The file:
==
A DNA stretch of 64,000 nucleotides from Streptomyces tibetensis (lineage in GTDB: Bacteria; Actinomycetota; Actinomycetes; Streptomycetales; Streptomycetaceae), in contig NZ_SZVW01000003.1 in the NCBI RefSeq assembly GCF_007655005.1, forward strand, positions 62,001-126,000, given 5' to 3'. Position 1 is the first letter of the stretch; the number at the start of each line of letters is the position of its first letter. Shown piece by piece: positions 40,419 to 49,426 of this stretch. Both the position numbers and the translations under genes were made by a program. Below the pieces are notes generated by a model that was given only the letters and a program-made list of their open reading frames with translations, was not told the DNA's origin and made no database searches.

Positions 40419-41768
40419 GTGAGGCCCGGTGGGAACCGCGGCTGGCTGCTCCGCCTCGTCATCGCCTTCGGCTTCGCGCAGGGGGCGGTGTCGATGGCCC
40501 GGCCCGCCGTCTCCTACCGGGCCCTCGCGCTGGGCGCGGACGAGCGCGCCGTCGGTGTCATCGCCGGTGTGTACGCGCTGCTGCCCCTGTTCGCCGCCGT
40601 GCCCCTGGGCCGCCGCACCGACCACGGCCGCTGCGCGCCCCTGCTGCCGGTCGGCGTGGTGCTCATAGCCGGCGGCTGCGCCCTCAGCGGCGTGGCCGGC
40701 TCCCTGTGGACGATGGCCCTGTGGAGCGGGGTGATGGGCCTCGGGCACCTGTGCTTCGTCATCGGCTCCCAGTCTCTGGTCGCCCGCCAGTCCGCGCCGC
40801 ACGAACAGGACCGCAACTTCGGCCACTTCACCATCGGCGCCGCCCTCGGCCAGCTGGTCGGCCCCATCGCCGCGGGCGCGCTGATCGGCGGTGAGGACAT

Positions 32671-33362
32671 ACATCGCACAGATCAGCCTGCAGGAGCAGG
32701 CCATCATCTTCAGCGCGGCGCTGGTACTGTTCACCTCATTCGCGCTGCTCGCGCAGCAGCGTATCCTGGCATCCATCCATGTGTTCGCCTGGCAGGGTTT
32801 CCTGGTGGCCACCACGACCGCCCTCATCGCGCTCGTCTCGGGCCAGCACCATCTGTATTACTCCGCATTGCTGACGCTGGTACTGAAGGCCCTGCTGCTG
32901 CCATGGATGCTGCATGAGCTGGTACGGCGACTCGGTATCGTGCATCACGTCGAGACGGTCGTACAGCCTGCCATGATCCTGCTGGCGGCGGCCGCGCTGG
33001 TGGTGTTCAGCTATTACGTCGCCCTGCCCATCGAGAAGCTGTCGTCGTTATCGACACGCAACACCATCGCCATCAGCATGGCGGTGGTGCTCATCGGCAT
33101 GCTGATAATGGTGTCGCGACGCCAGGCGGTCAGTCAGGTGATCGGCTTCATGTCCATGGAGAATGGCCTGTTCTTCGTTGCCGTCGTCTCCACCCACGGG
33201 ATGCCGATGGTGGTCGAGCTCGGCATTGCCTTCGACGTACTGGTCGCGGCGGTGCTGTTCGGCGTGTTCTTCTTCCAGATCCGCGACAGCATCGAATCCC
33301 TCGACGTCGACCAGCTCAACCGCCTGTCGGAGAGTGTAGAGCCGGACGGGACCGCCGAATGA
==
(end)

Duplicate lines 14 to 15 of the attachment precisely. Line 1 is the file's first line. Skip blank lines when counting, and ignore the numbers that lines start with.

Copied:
33101 GCTGATAATGGTGTCGCGACGCCAGGCGGTCAGTCAGGTGATCGGCTTCATGTCCATGGAGAATGGCCTGTTCTTCGTTGCCGTCGTCTCCACCCACGGG
33201 ATGCCGATGGTGGTCGAGCTCGGCATTGCCTTCGACGTACTGGTCGCGGCGGTGCTGTTCGGCGTGTTCTTCTTCCAGATCCGCGACAGCATCGAATCCC